A new ballet stars differently abled performers. What could it teach the church about inclusion?
In a new Royal Ballet piece titled “Sleepwalker,” Kristen McNally portrays a sleepwalking woman dancing with her dreams and nightmares, all of which are portrayed by fellow dancer Joe Powell-Main. And Powell-Main does all of this while in a wheelchair.
In his gospel, the evangelist Mark imagines people making room for the differently abled.
“A few days later,” he writes, “when Jesus again entered Capernaum, the people heard that he had come home. They gathered in such large numbers that there was no room left, no even outside the door, and he preached the word to them. Some men came, bringing to him a paralyzed man, carried by four of them. Since they could not get him to Jesus because of the crowd, they made an opening in the roof above Jesus by digging through it and then lowered the mat the man was laying on” (Mk 2:1-4).
Rather than give up Joe Powell-Main found a way to include the wheelchair and crutches in his dancing,
Today around 10 percent of the world population, or roughly 650 million people, are differently abled, and we need to ensure that we are making room for them. Powell-Main and Alexander Campbell provide one example of how to accomplish this.
Powell-Main has been dancing since he was five years old. He trained for four years at the Royal Ballet School. But after a knee injury followed by a major car accident, he thought his dancing days were over. In his daily life he has used either crutches or a wheelchair ever since.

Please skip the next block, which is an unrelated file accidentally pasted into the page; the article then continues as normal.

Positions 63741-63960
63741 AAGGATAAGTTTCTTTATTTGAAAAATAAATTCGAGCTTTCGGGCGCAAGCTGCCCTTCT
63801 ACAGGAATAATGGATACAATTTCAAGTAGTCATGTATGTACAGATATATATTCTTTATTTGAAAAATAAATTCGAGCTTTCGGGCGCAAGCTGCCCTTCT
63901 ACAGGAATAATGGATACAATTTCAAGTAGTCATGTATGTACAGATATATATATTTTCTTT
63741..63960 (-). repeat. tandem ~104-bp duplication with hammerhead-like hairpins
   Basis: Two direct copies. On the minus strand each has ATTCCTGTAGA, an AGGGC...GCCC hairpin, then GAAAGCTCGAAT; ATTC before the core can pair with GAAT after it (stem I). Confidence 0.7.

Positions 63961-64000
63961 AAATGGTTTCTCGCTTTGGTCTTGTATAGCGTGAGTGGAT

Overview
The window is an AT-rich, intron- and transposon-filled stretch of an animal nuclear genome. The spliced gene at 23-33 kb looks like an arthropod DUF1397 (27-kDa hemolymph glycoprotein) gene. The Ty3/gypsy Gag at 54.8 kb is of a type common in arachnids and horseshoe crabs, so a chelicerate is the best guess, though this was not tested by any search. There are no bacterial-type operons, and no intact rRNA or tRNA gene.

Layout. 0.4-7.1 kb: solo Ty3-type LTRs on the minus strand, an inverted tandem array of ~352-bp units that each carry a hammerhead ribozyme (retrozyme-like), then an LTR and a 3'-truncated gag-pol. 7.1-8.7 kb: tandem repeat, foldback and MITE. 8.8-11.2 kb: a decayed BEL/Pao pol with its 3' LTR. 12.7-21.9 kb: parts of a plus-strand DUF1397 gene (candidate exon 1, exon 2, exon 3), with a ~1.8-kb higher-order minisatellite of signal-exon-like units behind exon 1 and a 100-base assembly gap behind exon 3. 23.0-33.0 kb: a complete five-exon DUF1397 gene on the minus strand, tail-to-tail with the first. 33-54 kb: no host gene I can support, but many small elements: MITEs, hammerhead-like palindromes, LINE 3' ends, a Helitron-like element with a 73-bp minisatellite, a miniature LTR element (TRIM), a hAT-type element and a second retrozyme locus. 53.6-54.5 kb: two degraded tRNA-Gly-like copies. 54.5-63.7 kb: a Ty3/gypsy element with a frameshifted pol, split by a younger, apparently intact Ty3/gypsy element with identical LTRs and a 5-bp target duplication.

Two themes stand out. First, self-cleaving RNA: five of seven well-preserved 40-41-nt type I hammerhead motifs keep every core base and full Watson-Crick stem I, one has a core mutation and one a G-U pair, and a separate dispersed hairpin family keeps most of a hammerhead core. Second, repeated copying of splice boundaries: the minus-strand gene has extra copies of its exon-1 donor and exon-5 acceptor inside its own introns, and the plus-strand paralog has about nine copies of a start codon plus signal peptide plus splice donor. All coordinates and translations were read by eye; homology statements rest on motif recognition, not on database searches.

But rather than give up he found a way to include the wheelchair and crutches in his dancing, and went on to perform with the Ballet Cymru in Wales. In 2021 he performed with Royal Ballet dancers in the welcome home ceremony for the paralympic athletes, in a piece choreographed by McNally.
And there he was seen by Alexander Campbell, a principal dancer at the Royal Ballet. Campbell invited Powell-Main to join his new piece, “Sleepwalker,” which is inspired by “La Sonnambula” for the Royal Ballet’s Draft Work series. “Sleepwalker” is a contemporary duet inspired by the short ballet in which a party guest is entranced by a beautiful sleepwalker.
Like the unnamed paralyzed man determined to get to Jesus, Powell-Main persevered in pursuit of his goal. And like his Biblical parallel, he had allies who helped make space for him. The ballet world, like Jesus’ home, is a crowded place with many dancers vying for attention and limited spaces. To create a new role, especially a principal role, for a differently abled dancer is truly as bold and unexpected as making a hole in a house’s roof.
Fortunately, Powell-Main, Campbell and McNally are not alone. Parable Dance also aims to give everyone access to art. The company, which has operations in England and New York, provides inclusive dance training and workshops to provide spaces for creativity for people with disabilities through dance.
Claire Kretzschmar, a Catholic and a dancer from New York, told Catholic Artist Connection that “the Church could welcome more artists by creating more events to showcase the talents within their parishes and to foster artist/patron relationships. “ Given the ubiquity of differently abled people in the world, this could open more opportunities for differently abled dancers.
For now, Campbell hopes to develop “Sleepwalker” into part of a triple bill or a full evening. Meanwhile, Powell-Main has taught seat friendly classes, for dancers in wheelchairs or with mobility concerns, on dance brand Capezio’s Live platform and hopes more choreographers will include differently abled dancers. He told journalist Avichai Scher, “Many companies aren’t ready to work with a dancer like me yet, but I want to show them that it’s possible.”